The classic article has been read by countless business-school students and marketing professionals since it originally appeared in 1977. The model proposed at that time — which outlined how an independent entity should go about assessing an existing marketing program — was sufficiently streamlined that it holds up very well today. In their retrospective comments, the authors discuss marketing issues that have come to the forefront in the intervening years: globalization of markets, information technology, communications/promotion technology, strategic planning, more sophisticated analytical tools, and the increased attention paid to marketing throughout the organization. They close with suggestions on how to implement marketing audit recommendations.
1. Many useful checklists for marketers are found in C. Eldridge, The Management of the Marketing Function (New York: Association of National Advertisers, 1967).
2. See P. Kotler, Marketing Management: Analysis, Planning and Control, 5th. ed. (Englewood Cliffs, NJ: Prentice-Hall, 1984).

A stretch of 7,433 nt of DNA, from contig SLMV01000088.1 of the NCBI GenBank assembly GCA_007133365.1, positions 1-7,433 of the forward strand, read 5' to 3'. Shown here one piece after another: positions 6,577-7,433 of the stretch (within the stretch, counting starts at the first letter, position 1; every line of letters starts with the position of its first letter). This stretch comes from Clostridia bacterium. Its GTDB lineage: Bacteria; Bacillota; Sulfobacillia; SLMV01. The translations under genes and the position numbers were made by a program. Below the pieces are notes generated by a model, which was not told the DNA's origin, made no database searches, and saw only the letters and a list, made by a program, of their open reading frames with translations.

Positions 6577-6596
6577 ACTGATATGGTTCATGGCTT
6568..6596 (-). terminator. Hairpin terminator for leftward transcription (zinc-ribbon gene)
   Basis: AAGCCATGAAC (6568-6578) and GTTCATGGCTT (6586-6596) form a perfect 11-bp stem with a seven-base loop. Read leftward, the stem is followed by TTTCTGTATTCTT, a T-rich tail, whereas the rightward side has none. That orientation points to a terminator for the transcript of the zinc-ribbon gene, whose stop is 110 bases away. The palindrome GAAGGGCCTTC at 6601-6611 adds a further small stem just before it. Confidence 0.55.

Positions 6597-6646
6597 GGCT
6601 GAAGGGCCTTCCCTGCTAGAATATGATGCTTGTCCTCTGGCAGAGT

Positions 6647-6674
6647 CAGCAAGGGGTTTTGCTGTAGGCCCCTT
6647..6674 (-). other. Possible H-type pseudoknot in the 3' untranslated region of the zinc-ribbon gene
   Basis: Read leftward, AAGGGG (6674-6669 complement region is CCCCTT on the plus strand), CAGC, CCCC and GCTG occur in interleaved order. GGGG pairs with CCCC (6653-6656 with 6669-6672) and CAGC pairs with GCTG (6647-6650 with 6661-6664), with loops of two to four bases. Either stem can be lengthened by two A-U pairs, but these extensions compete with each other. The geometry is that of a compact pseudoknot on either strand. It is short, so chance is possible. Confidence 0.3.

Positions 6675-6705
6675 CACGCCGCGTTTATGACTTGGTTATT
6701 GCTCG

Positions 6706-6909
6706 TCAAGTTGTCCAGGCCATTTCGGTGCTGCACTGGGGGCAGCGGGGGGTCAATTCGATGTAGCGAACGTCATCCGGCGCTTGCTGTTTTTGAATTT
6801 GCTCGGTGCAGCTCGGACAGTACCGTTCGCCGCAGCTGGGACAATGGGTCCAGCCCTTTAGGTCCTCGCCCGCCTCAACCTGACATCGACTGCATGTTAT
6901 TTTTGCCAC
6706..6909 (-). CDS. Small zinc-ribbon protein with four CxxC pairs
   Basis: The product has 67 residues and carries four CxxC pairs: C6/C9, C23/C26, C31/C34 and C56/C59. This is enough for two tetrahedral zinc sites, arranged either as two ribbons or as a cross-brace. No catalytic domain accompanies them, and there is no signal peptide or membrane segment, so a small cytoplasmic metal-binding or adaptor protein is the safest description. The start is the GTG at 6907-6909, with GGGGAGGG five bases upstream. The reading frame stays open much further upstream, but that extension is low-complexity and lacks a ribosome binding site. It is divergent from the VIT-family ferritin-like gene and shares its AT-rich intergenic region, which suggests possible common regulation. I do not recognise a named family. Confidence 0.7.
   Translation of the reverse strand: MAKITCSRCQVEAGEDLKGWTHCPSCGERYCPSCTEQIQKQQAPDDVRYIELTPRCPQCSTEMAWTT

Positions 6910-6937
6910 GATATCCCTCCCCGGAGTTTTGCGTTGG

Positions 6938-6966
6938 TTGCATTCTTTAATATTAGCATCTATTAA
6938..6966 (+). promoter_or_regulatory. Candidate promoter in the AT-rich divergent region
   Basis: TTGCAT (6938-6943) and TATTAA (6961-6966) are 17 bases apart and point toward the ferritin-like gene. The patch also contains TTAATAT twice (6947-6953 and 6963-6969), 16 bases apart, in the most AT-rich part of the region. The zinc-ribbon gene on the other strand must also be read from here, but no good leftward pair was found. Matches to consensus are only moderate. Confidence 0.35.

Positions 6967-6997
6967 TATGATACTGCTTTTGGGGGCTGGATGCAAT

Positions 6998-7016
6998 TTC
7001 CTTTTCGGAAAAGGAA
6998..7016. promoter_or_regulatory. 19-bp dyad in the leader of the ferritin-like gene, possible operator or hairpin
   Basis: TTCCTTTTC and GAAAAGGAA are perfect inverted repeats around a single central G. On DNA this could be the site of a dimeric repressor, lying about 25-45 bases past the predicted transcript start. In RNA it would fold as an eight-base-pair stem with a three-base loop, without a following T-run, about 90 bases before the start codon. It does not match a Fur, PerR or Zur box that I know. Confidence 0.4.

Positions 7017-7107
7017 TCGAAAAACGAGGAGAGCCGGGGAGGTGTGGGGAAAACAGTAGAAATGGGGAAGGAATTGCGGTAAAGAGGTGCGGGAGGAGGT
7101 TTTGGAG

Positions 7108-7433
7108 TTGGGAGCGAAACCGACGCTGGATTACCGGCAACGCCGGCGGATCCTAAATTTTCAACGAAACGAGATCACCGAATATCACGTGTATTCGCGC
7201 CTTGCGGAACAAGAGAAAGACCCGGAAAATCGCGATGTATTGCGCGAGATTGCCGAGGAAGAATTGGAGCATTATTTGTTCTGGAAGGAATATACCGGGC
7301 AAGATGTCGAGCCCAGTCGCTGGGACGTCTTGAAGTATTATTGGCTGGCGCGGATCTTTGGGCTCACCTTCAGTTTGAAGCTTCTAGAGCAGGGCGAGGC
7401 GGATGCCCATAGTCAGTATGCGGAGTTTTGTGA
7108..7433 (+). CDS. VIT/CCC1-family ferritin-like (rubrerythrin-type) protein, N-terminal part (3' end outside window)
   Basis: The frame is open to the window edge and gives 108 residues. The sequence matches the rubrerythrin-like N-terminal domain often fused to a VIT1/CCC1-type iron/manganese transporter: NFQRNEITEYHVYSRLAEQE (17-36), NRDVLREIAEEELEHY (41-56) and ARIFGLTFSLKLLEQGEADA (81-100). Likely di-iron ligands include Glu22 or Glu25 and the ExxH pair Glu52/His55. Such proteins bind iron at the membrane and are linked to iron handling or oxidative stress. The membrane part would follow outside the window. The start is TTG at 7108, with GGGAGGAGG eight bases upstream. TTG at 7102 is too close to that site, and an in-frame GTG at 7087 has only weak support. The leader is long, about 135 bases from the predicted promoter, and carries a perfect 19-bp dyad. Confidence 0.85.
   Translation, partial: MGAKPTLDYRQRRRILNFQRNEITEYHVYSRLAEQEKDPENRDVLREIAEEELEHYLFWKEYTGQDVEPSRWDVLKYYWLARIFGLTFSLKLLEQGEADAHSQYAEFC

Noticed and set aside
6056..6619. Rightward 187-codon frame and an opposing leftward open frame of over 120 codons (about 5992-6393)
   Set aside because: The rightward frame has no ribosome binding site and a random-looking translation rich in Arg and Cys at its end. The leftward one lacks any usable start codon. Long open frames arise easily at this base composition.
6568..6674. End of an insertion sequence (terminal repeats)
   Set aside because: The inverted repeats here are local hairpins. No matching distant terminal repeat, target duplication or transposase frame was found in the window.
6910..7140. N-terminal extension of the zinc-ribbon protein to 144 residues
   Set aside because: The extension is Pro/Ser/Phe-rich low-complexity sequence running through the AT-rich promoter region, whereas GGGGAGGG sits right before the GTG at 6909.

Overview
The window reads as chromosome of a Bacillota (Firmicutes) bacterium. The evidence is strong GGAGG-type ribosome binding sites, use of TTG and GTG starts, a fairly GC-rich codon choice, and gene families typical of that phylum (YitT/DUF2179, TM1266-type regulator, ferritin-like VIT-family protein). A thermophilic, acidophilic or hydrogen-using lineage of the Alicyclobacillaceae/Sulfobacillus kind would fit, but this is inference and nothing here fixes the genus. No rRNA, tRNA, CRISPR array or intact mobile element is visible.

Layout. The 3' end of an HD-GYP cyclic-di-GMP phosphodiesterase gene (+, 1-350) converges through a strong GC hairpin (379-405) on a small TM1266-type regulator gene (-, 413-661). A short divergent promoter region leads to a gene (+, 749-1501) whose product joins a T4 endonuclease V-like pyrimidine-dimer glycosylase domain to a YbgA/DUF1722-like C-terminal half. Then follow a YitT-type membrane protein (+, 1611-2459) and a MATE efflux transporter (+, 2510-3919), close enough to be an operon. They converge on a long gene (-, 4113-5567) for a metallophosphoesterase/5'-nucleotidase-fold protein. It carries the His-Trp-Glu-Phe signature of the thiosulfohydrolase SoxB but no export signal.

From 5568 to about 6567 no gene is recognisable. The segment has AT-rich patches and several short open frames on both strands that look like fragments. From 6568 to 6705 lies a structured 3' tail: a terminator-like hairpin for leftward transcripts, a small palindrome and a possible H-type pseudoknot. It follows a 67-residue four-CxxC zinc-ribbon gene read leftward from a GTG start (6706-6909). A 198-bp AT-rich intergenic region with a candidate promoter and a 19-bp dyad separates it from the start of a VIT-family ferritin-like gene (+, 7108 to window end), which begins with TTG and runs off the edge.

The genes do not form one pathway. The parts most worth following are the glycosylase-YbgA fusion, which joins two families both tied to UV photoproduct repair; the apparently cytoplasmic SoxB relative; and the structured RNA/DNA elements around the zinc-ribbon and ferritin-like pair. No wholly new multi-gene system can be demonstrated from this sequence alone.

3. See PJ. Stonich, “Zero-Based Planning—A Management Tool,” Managerial Planning, July–August 1976, pp. 1–4.
4. T. Levitt, “The Globalization of Markets,” Harvard Business Review, May–June 1983, pp. 92–102;
“The Ad Biz Gloms onto “Global,’” Fortune, 12 November 1984, p. 77.
5. See ME. Porter, Competitive Strategy (New York: The Free Press, 1980);
M.E. Porter, Competitive Advantage (New York: The Free Press, 1985); and
D.F. Abell, Defining the Business: The Starting Point of Strategic Planning (Englewood Cliffs, NJ: Prentice-Hall, 1980).